i greater than ever
tog will have to
^ds to give greater
ticreforo we will
have to make up our minds to I
give more and to raise more. The
crisis li.is Increased. We feel sun
'hat our fellow Jews here in Hollv-
woed wlil no; lot us down in what j
will be our biggest campaign to |
date," Dr. Hany ML Permesly,
president of the Federation, de-
clared.
Facts indicative of the extreme
social and welfare needs in Israel
were presented. At present 250,-
030 people are living in slum hous-
ing there and the income of one-
furth of the families is rated be-
low the poverty level.
Over 40.003 immig-ants are ex-
pected to arrive during the com-
ing year, and Israel--; people can-
not possibly carry the burden of
the costs of their education, health
and welfare in addition to the
us immigrants still not set-
tled because of the enormously in-
cre ised costs of the nation's se-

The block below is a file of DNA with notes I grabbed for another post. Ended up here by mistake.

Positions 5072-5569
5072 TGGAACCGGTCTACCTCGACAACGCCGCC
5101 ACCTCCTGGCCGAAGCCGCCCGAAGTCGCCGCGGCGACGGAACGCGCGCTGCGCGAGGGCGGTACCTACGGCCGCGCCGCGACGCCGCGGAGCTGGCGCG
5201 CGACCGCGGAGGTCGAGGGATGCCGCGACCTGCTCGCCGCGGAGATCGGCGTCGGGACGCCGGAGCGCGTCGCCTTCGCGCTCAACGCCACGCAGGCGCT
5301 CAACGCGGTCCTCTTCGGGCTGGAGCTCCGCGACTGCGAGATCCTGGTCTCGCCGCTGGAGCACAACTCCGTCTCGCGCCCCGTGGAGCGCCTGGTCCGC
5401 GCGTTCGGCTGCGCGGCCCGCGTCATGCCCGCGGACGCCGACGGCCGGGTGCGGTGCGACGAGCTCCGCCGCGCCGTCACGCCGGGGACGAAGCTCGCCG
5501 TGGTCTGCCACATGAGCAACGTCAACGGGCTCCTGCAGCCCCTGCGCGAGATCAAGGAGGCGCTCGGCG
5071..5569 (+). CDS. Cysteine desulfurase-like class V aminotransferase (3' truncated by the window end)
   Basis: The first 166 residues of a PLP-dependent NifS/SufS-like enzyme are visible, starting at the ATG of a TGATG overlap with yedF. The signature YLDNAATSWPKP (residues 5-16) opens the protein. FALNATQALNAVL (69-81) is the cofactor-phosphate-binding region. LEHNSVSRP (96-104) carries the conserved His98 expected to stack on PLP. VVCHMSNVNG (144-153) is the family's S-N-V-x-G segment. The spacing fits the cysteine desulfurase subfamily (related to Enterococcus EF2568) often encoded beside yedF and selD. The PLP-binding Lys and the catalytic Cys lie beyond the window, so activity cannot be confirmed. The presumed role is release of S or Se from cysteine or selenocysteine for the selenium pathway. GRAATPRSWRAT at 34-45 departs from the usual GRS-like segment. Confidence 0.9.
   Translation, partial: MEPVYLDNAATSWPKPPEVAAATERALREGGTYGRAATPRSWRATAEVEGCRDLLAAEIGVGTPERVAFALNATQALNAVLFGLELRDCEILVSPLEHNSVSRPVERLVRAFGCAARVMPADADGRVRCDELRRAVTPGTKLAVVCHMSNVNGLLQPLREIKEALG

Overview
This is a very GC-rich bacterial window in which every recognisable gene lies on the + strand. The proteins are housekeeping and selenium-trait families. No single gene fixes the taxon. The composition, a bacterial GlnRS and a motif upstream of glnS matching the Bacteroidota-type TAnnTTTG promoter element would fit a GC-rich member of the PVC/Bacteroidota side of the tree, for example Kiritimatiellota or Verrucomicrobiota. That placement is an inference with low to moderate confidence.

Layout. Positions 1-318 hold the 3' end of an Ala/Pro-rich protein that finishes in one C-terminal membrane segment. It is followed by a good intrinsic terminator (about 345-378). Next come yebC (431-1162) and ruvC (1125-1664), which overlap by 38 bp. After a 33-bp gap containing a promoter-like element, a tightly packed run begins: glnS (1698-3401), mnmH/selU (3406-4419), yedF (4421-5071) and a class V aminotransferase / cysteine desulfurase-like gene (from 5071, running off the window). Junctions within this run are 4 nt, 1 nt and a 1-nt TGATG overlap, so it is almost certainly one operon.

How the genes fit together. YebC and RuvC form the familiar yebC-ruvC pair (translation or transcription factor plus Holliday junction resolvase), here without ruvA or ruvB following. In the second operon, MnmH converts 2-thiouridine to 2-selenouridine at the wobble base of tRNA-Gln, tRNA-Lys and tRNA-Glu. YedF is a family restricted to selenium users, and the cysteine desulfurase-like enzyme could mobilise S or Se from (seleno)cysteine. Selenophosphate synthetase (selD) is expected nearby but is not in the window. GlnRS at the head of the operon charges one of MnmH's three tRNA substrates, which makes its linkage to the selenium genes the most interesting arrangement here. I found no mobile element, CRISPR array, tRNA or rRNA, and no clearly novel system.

curity.
"In addition to the tremendous
needs of Israel," continued Dr.
Permesly, "we also must remem-
ber the needs here at home. Our
local agencies must be supported
too. We cannot let them suffer or
hove their services curtailed be-
cause of insufficient funds."
The annual meeting of Jewish
Welfare Federation is scheduled
to take place Sunday morning, Dec.
20, at the Emerald Hills Country
Club. At that time the Nominating
! Committee, which is headed by
Milton Forman, chairman, and in-
j eludes Dr. Norman Atkin, Rosa
I Beckerrnan, Robert Gordon, Dr.
I Harry M. Permesly. Ben Salt r,
1 Jack Shapiro. Dr. Philip Wein-
j stein Jr. and Dr. Sheldon Willens,
j will present their proposed slate
' of officers for consideration and
election.
[mm unity Survey
iw In Full Swing
IMK9)
4PM
yf-as:
).t: If
In
\_ Survey of the
of Hollywood |
Jewish Welfare;
began on Nov. I
Hjl swing; inter-i
Hu" ringing door-1
^0. Tlie purp >-
de! rmine the;
lositlon of the1
in this area;
will be de-
[SUltS.
is have been
b/ as a cross
fe of the com-
inaires which
io them have
id and work-
people quali-
community
Ion with Dr.
id of the So-
of Florida
:e the ques-
leted, names
the answers
lulls will be
[most worth-
projects ever